We're cutting back on food stamps and head start and education and medicaid, but not on our Miltary-Industrial-Complex.
During World War II, this nation converted its civilian manufacturing base into the creation of weapons and military equipment. However, the arms industry did not revert back to its original functions upon the war’s end; instead, it continued to grow and expand. The Cold War did much to precipitate the amount of money our government was spending on the arms race and to counter the Soviet threat. Today, the U.S. spends fifty cents out of every discretionary tax dollar on war and militarism. We spend almost as much on the military as the rest of the world combined, and we are by far the largest arms exporter in the world, accounting for 78% of such sales. Russia is in second place with 5.6%.
The term “Military Industrial Complex” was first coined by President Eisenhower in 1961 during his farewell address to the nation to describe the unprecedented American arms industry coupled with an immense military establishment. He warned us to “...guard against the acquisition of unwarranted influence, whether sought or unsought, by the military industrial complex. The potential for the disastrous rise of misplaced power exists and will persist.”
The military aid that the U.S. “gives” to other countries comes in the way of credits which can only be used to purchase U.S. weapons systems, equipment and training. The cost of those aid credits comes directly out of the pockets of the American taxpayer and right into the bank accounts of the defense industry. The U.S. provides around $50 billion dollars in aid annually to over 150 nations, with at least $17 billion of that being military aid. Our foreign military aid programs keep the Military Industrial Complex (MIC) machine well oiled and running smoothly; with big profits for the likes of Lockheed Martin and Boeing, all courtesy of American taxpayers.
The “rise of misplaced power” that Eisenhower warned of is easily seen by the influence the Military Industrial Complex has on Congress and the decisions it makes about war, budgeting, and foreign policy. Defense firms spend millions lobbying Congress to protect their weapons programs from spending cuts and to promote military actions. Senators who voted in favor of a military strike against Syria received an average of 83 percent more money from the defense industry than senators who voted against the resolution.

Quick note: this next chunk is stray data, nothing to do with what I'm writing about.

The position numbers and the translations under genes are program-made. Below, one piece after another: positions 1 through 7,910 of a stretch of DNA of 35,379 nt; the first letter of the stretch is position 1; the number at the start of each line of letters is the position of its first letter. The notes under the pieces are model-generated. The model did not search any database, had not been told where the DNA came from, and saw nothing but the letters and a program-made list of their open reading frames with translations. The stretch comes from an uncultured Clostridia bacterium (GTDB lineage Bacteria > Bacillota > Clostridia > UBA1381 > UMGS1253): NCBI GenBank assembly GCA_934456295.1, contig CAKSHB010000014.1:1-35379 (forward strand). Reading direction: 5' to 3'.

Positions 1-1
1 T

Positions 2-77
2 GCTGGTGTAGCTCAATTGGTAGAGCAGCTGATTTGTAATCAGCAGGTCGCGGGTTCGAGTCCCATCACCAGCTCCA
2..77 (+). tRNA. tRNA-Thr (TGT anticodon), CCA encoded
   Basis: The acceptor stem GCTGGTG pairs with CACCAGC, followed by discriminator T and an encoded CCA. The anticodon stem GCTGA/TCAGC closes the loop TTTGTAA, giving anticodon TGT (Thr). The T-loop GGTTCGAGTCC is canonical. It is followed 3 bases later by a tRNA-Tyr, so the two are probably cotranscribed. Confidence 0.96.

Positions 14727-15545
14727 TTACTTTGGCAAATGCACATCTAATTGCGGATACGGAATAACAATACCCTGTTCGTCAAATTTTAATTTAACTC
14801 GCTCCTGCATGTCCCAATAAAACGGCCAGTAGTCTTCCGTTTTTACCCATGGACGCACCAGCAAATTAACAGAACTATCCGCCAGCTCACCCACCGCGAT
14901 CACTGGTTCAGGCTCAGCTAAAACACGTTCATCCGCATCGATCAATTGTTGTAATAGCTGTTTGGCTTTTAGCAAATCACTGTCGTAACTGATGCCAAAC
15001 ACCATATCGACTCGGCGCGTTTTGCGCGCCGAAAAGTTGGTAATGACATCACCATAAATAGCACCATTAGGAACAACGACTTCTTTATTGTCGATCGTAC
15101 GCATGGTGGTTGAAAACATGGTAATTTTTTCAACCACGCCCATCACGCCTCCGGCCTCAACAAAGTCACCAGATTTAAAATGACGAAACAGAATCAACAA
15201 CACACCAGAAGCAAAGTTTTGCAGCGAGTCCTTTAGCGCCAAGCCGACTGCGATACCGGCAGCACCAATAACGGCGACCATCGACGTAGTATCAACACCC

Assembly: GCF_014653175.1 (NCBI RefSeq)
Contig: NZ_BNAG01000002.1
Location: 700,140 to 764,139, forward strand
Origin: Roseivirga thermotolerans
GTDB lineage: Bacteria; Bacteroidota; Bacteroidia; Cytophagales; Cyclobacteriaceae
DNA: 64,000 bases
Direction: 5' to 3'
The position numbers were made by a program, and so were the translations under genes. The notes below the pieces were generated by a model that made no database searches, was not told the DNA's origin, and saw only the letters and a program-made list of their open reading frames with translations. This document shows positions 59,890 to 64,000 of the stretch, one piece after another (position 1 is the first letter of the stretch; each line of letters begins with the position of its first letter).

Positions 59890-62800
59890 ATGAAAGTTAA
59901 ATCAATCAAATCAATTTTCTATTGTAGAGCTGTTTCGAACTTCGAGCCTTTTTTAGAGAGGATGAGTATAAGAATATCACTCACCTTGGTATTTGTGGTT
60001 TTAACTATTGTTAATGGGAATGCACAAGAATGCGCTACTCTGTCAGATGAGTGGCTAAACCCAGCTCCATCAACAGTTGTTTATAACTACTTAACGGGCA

When chemical weapons were used to kill civilians in Syria recently, the U.S. was quick to say that President Assad had violated international law. But instead of referring the case to the International Criminal Court for adjudication, the Obama administration came very close to waging war.
The United Nations charter prohibits the threat or use of force against any other country except in the event of self defense, yet in just the last 12 years the U.S. has launched two full-blown wars in Iraq and Afghanistan and we have attacked Pakistan, Yemen and Somalia with hellfire missiles launched from drones. We have used the two most recent wars to justify the use of torture, external rendition and indefinite detention, as well as multiple violations of the Geneva Conventions.
In addition to refusal to become a party to the International Criminal Court, a permanent tribunal to prosecute individuals for genocide, crimes against humanity and war crimes , the U.S. has also refused to sign on to the Landmine Treaty, the Cluster Munitions Treaty, the Biological and Toxin Weapons Convention, the Convention against Torture, and the Anti-Ballistic Missile Treaty. Even though the Chemical Weapons Convention was ratified, the U.S. set extensive limitations on how it could be applied in the U.S., essentially gutting its provisions.
Since 1961 we have built a foreign policy through fear, intimidation, and coercion. We have ignored opportunities to join the international community and have instead shown arrogance and disregard for other nations and their peoples. We espouse support for human rights, but ignore them in the interest of corporate profits.